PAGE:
This paper analyses the current vulnerability of local communities to changes in climate in the Tri-National de la Sangha landscape, Cameroon. This assessment creates the basis to evaluate future vulnerability and identify possible adaptation strategies that could be synergistic with mitigation efforts in the site. The assessment used a participatory approach and different dimensions of vulnerability were applied as the lenses for analysis. The assessment shows important social, ecological and economic changes over the past decades, which have shaped the dynamic vulnerability of villages in the site. Groups, natural resources and activities have differentiated exposure to different climatic disturbances. Agriculture is the most exposed and affected activity by adverse climate-related disturbances such as prolonged and unexpected dry spells and erratic rainfall. Some forest resources are also vulnerable but to less extent. The vulnerability of the communities is mainly defined by the livelihood diversification strategy of households. However, villagers as a whole are highly vulnerable to a changing climate because most of the households in the villages depend on agriculture for their subsistence and economic development. The low capacity for collective action is another driver of stress. In most of the villages, collective action to maintain social infrastructure is weak, resulting in poor management of common goods that benefit the village as a whole. Collective action mainly emerges when specific households combine efforts to improve their agricultural practices and trade. Hence, strengthening collective action in the villages has the potential to improve practices that promote a more sustainable management of common land and natural resources. Based on the insights gained through the baseline vulnerability assessment and feedback received from village representatives, certain elements were identified as important entry points in forthcoming analysis of possible climate adaptation strategies. This requires further research within the context of future vulnerability trajectories to promote synergies with climate mitigation.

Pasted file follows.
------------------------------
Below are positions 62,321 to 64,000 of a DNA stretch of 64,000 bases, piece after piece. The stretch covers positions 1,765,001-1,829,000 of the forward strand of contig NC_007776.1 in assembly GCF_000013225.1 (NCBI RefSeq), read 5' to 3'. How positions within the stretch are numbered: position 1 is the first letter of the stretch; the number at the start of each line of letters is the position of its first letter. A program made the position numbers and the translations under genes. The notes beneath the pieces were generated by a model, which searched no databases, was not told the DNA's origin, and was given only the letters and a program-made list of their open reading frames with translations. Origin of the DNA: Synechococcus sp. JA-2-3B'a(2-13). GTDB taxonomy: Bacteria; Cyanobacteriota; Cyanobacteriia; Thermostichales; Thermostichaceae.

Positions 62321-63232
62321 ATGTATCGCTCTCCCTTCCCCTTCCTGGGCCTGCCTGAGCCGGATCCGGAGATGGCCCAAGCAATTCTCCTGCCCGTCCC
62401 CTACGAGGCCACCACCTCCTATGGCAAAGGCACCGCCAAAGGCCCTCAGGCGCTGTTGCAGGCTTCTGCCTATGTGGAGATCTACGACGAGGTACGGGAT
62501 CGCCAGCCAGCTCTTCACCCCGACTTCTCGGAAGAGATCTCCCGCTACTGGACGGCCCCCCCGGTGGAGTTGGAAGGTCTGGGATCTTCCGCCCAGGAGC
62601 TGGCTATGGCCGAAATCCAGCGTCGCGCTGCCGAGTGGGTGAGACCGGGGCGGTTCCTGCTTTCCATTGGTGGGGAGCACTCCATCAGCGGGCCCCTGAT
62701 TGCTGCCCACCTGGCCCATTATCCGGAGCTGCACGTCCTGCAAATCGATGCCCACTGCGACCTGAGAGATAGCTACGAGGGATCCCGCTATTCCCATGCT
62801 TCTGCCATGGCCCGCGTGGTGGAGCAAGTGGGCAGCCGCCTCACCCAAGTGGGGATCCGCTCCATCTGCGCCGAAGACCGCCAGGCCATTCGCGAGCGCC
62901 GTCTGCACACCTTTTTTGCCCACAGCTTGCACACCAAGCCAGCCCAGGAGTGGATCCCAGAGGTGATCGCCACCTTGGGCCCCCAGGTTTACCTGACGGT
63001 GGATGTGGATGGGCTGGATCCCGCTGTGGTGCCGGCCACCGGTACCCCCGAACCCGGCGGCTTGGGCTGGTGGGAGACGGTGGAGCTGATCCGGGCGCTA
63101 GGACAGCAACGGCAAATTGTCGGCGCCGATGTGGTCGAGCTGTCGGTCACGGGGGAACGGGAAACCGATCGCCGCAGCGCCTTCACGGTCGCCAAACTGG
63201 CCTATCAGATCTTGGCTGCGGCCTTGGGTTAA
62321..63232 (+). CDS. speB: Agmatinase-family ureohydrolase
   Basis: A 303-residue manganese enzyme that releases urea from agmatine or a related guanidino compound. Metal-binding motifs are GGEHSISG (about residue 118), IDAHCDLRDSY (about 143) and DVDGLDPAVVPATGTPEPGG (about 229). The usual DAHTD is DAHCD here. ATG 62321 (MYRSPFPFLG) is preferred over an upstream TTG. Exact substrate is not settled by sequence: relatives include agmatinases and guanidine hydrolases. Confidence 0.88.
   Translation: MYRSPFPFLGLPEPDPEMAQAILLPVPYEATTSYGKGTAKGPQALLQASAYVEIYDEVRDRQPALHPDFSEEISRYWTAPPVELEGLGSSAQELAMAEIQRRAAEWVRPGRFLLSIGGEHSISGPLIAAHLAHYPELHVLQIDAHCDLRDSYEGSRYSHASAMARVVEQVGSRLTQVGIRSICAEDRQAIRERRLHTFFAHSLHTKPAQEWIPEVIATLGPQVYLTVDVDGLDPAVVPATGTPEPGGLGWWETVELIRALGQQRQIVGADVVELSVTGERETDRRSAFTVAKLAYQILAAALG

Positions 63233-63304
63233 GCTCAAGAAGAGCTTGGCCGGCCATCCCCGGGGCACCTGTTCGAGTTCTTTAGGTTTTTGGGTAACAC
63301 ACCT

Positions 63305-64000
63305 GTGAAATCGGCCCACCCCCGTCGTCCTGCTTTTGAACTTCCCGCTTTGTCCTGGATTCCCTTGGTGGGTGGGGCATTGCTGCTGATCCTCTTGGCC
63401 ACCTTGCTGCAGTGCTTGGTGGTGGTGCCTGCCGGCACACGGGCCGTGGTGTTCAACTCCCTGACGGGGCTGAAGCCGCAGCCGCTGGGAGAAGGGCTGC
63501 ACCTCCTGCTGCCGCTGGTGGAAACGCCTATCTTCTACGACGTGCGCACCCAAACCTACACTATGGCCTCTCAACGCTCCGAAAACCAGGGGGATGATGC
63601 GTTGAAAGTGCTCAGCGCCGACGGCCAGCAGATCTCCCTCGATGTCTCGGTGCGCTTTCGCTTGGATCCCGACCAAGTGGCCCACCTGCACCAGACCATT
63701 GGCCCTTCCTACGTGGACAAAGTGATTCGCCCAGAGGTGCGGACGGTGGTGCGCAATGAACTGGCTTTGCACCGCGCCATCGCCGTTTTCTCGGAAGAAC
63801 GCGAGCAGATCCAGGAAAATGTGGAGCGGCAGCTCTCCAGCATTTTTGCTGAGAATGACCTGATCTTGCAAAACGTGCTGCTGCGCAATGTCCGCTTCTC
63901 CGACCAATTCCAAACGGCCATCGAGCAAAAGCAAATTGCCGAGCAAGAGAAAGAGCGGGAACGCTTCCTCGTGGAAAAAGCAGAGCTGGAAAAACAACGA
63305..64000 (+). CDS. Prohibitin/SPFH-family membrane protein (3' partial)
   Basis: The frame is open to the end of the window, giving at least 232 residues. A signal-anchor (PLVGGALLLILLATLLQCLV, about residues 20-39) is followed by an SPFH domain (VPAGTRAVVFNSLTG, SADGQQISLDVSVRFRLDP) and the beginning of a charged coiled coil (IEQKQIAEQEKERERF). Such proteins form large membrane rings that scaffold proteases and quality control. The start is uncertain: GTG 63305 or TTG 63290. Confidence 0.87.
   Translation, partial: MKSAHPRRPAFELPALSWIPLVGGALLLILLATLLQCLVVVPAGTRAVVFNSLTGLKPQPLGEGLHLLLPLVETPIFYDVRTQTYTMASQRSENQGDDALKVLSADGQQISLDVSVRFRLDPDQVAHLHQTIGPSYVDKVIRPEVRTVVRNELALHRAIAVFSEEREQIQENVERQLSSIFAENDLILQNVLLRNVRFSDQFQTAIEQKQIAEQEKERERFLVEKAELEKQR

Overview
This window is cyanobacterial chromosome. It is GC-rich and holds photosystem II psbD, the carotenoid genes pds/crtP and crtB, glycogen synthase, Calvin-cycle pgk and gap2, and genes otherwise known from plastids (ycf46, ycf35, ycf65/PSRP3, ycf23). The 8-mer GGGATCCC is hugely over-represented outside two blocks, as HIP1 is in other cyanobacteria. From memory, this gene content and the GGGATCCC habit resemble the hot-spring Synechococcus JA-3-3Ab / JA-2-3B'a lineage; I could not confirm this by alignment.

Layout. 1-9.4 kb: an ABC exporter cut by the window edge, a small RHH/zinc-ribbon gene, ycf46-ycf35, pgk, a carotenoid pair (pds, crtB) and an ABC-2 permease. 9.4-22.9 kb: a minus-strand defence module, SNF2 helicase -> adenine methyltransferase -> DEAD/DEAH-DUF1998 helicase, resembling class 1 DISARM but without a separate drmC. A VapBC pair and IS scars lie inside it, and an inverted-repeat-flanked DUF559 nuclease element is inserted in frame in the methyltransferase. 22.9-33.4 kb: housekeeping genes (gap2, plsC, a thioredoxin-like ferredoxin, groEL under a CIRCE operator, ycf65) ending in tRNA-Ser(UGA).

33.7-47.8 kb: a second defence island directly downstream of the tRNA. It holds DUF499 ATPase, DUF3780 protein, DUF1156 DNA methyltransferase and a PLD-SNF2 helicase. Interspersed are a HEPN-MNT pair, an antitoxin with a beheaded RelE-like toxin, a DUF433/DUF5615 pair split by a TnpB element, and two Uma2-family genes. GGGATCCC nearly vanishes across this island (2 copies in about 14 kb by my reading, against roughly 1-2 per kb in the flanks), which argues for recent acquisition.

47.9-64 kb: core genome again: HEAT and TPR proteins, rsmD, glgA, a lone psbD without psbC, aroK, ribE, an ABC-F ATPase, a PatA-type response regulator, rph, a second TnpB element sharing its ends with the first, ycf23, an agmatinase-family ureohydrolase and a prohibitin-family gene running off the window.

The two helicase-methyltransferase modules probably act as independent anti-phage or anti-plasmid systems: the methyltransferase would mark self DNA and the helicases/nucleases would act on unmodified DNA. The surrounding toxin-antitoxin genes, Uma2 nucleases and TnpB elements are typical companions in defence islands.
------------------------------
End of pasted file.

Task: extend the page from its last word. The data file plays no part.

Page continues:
Topic: climate change,adaptation,mitigation
Series: CIFOR Working Paper no. 107
Publisher: Center for International Forestry Research (CIFOR), Bogor, Indonesia
Publication Year: 2013Creative Commons Attribution 4.0 International License.